The delay is because of the school leaders failing to meet a requirement that they give the local traditional school district at least 35 days notice of the request prior to the state panel taking action.
Long, the school’s superintendent for the past eight years, told the panel that the school has recently purchased its location at 6111 W. 83rd St. and will have the property paid off in five years, at which time the school can redirect its resources to making improvements to the interior and exterior of the building.
To accommodate the proposed increase in student numbers, Long said, the Exalt Academy will lease available space in neighboring buildings.
State-issued letter grades were also cited by panel members in voting to support the five-year charter renewal for Lighthouse Academies of Arkansas — contingent on a report in two years on academic achievement from what have been the low-achieving Capital City Charter School campus in North Little Rock and the Lighthouse elementary and middle schools in Pine Bluff.
John Osborn, instructional leader at the Pine Bluff schools, told the panel that the schools are emphasizing teacher collaboration through the use of professional learning communities as well as one-to-one coaching of teachers as a way to improve the rigor of teaching and learning at the schools.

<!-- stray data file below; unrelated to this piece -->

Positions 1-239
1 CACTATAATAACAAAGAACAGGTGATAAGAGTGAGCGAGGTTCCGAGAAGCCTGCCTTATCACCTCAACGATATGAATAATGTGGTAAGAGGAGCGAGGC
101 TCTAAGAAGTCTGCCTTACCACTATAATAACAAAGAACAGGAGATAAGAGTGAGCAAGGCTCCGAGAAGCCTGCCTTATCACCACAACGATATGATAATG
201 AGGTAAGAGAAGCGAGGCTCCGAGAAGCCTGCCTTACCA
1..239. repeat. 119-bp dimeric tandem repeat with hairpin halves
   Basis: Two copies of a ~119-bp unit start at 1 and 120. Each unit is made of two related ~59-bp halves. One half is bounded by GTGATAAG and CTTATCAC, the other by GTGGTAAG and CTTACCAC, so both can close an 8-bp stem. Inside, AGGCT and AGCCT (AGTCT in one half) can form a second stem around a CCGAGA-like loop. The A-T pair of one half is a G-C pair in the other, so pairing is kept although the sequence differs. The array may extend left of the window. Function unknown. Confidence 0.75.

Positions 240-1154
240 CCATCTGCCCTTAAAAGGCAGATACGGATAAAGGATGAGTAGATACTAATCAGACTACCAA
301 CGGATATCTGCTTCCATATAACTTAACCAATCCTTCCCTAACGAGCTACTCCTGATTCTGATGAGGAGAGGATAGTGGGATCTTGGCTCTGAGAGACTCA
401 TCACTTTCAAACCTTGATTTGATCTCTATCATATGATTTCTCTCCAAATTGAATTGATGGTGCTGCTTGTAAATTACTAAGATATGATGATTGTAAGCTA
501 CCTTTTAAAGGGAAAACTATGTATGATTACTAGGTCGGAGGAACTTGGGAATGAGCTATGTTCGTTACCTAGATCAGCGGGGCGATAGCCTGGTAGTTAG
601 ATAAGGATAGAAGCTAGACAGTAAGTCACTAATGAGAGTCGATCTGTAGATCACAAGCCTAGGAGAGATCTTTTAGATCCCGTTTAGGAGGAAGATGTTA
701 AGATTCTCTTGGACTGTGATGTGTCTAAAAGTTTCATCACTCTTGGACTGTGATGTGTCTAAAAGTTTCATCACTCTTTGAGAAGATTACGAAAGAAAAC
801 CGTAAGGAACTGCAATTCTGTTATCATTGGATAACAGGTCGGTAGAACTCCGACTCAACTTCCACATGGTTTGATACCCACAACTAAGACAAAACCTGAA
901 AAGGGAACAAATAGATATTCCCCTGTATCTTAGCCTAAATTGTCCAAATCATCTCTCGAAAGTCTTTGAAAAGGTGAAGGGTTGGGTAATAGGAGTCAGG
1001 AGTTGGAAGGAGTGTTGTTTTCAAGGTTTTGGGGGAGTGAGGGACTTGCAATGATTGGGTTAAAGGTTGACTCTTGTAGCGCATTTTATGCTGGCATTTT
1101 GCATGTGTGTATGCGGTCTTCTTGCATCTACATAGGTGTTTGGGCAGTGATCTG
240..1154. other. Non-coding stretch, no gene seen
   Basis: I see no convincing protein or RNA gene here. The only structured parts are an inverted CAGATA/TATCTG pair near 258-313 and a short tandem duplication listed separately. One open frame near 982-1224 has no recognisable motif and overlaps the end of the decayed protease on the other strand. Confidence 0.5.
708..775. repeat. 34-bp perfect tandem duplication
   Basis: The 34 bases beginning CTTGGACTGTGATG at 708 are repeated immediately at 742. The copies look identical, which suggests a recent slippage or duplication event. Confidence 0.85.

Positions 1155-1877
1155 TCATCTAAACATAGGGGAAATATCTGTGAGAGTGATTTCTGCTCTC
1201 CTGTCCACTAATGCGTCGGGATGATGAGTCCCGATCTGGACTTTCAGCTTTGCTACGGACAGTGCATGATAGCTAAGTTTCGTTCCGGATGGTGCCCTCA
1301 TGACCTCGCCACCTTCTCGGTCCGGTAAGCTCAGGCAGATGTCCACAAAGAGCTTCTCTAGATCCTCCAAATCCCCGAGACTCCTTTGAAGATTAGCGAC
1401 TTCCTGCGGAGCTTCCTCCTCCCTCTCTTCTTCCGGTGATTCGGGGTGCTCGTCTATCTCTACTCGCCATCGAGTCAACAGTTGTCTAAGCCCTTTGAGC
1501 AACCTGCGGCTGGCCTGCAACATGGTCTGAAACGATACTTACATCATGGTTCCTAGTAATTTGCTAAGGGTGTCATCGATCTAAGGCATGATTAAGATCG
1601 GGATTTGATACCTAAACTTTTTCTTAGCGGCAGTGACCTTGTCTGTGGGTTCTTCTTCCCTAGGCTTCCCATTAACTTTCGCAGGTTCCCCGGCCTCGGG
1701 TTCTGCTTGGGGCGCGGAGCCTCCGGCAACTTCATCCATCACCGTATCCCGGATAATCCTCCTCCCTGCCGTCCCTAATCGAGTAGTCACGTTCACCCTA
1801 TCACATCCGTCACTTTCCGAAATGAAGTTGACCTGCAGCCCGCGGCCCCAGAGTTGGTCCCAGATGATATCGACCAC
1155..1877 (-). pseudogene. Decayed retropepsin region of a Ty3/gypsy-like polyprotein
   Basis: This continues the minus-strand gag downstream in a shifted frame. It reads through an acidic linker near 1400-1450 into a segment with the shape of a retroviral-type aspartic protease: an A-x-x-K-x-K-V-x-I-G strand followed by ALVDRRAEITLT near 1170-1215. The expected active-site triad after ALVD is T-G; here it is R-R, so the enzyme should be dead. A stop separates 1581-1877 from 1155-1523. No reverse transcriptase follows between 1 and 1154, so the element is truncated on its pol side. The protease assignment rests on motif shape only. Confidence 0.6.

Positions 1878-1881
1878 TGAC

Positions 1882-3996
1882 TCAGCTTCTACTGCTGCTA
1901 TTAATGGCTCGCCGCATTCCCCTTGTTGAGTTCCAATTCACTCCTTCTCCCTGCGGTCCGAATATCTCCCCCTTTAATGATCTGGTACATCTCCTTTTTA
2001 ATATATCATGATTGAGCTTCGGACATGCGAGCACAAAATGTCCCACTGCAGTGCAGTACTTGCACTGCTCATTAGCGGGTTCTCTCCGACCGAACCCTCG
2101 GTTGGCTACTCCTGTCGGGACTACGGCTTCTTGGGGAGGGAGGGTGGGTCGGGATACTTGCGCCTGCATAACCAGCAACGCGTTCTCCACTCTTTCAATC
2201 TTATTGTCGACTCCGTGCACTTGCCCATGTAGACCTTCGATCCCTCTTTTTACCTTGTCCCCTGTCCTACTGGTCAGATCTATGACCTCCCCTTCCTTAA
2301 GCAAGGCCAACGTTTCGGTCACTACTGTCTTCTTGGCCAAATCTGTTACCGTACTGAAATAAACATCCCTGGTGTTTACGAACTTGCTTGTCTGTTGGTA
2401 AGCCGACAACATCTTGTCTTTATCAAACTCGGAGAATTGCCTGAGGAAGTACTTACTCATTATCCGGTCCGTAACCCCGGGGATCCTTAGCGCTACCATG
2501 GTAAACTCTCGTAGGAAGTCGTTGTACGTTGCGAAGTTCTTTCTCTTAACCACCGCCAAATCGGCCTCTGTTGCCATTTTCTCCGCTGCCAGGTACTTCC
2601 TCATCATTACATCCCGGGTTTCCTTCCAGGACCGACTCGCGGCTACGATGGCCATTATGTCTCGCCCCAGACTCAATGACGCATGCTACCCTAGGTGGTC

Deborah Coffman, chairman of the panel and assistant state education commissioner for public school accountability, told the panel that she had visited the Lighthouse campuses and that “the progress is showing.”
School system leaders told the panel that the system is shifting way from its earlier focus on art-infused instruction to a focus of public service at its Jacksonville campuses; agriculture, science and technology at the Pine Bluff schools; and social entrepreneurship at the Capital City campus.
Also Wednesday, the panel approved the five-year renewal for the Goodwill of Arkansas Excel Academy. Panel members praised the school’s outreach to people 19 years and older who have yet to earn a high school diploma.
The school at 7400 Scott Hamilton Drive, Little Rock, has an enrollment cap of 1,050.
The school, which is separate from but connected to a career-preparation academy, features flexible course scheduling, free child care and individual life coaching for students.
Goodwill is approved by the Arkansas Board of Education to open two other similar campuses in the state and is working with state lawmakers to create a funding source for those additional schools.
CORRECTION: Arkansas' Charter Authorizing Panel voted to support a 10-year renewal of the charter for Exalt Academy but delayed until January a decision on the Exalt Academy's request to double its enrollment cap. Additionally, the state panel endorsed the five-year renewal of the charter for the Lighthouse Academies of Arkansas with a provision that the charter system report in two years on academic achievement at two of its six campuses. An earlier version of this article included inaccurately condensed information about the two charter school systems.